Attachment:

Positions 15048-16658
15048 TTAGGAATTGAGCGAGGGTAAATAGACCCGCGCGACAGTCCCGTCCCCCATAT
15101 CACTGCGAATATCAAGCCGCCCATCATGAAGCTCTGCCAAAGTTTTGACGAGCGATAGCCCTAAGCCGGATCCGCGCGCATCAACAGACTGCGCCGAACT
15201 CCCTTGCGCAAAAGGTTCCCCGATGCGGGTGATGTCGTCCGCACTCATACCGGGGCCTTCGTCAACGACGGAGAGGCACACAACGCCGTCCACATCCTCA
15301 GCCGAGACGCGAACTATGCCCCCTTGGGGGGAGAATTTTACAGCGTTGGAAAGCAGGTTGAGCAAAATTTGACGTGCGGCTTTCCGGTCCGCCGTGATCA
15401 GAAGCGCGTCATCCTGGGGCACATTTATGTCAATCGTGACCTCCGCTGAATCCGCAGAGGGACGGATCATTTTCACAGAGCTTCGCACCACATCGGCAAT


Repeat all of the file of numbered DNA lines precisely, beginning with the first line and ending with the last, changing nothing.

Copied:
Positions 15048-16658
15048 TTAGGAATTGAGCGAGGGTAAATAGACCCGCGCGACAGTCCCGTCCCCCATAT
15101 CACTGCGAATATCAAGCCGCCCATCATGAAGCTCTGCCAAAGTTTTGACGAGCGATAGCCCTAAGCCGGATCCGCGCGCATCAACAGACTGCGCCGAACT
15201 CCCTTGCGCAAAAGGTTCCCCGATGCGGGTGATGTCGTCCGCACTCATACCGGGGCCTTCGTCAACGACGGAGAGGCACACAACGCCGTCCACATCCTCA
15301 GCCGAGACGCGAACTATGCCCCCTTGGGGGGAGAATTTTACAGCGTTGGAAAGCAGGTTGAGCAAAATTTGACGTGCGGCTTTCCGGTCCGCCGTGATCA
15401 GAAGCGCGTCATCCTGGGGCACATTTATGTCAATCGTGACCTCCGCTGAATCCGCAGAGGGACGGATCATTTTCACAGAGCTTCGCACCACATCGGCAAT